This month “The Edge” in Amsterdam was awarded the BREEAM Award for Offices New Construction for green design and construction. This award reflects the many design features that include solar power, rainwater collection, and efficient heating and lighting. It is truly an exemplary green building.
It is also a “smart” building, filled with sensors and digitally controlled functions. The workspaces are open and interchangeable, and allocated by reservation. Meeting rooms, desks, and even lockers are reserved on demand, and workers and their activity are tracked. This makes the space usage extremely flexible and “efficient”.
These features haven’t been totally successful. People don’t actually behave that way. For example, people want to work in the same place most days, with the same people. And workers simply do not want the building to track their every move, and do not voluntarily register with the system.
I’ll also note that many of the automated features are solutions to non-problems. The conference room reservation system works no better than one based on sending email to a person who manages a sign up sheet. In fact, the human based system would probably work better and might be cheaper.
Lockers have worked great for more than a century. Was there any need to add a smart phone app that does no better than a key or combination? Actually, the digital system is much worse in one way: the lockers are certainly not private. The building management knows who is using which locker, and can access anything, and deny access to anyone.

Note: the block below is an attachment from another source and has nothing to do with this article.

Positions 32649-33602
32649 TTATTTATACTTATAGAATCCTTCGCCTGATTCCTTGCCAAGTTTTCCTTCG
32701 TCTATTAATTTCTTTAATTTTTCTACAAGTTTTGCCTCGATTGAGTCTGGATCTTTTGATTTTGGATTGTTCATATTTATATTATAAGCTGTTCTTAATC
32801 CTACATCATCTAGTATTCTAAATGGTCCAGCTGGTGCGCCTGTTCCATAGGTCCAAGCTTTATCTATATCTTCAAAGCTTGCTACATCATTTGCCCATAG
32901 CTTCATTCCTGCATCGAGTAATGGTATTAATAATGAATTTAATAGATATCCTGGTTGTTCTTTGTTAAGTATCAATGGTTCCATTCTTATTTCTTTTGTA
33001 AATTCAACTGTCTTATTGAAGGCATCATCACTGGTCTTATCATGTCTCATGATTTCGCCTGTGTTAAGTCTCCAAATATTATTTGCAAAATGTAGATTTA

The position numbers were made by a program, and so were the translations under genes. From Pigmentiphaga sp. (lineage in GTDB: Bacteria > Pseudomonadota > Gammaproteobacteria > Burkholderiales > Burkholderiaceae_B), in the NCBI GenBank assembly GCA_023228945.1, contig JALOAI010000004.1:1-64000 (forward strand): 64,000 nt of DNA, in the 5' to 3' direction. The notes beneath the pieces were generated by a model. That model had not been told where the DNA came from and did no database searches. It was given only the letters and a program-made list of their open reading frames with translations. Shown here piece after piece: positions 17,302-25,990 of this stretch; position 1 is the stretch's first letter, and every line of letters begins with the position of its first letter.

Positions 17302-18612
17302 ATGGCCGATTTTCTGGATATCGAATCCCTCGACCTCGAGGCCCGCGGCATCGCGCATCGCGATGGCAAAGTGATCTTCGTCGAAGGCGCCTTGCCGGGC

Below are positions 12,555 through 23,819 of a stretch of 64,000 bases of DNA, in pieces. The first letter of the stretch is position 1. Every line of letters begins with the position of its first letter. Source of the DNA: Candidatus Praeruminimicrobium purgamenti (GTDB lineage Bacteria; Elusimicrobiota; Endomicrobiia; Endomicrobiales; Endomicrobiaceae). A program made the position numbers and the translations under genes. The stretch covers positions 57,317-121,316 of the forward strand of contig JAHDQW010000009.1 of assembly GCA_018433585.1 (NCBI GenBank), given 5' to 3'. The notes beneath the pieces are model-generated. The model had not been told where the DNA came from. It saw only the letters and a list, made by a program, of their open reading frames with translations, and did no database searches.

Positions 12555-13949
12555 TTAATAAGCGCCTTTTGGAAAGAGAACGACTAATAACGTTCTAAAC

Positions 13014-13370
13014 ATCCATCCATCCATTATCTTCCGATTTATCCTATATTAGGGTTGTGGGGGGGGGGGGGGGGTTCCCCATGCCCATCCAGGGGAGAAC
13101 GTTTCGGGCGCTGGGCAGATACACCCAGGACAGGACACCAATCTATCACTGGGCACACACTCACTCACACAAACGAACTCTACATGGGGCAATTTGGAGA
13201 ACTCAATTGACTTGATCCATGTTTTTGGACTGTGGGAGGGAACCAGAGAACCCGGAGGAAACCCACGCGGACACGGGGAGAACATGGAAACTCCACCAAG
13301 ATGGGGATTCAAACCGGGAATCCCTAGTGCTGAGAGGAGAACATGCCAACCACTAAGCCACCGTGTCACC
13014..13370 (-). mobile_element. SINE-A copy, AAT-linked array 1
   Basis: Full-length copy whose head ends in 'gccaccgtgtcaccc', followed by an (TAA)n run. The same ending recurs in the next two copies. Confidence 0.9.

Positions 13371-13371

From my own experience of “smart buildings”, I’m not a big fan of remote environmental controls. What I want does not necessarily correspond to what the building management thinks is “optimal”, and they have the controls. I have had the experience of having the “smart room” decide that the room is empty, and automatically turn off not only the lights but the heat and ventilation. Message: more is more important than light and air for workers.
The big question for me is whether this building should be added to the Inappropriate Touch Screen Files?
All these cool digital features are controlled by—wait for it—a mobile app. There are a ton of features, so the interaction is complicated and, well, pretty awful. At least, judging from the BBC video.
On the one hand, I could say that the designers “slapped a touch screen on the building”, using the general purpose mobile device to make a really awful and mostly inappropriate touchscreen interface. What was wrong with light switches, thermostats, manual locks, and sign up sheets? Each well designed for a particular interaction and function.
On the other hand, what would be a better alternative interface? Sure, I can imagine better ways to do many of the features, but to do the whole suite of functions, there is a decent argument for using the mobile device that the workers already carry. It’s bad enough hacking around these messy apps, it would probably be worse to have to master a bunch of custom interfaces.
There are many things to criticize about the “smart” aspects of this building, especially the user interactions. But I will not condemn it to the ITSF, at least not yet.
In a few years, there should be much better interaction technology to supplant the direct interactions with a mobile device. Then I will revisit my ruling.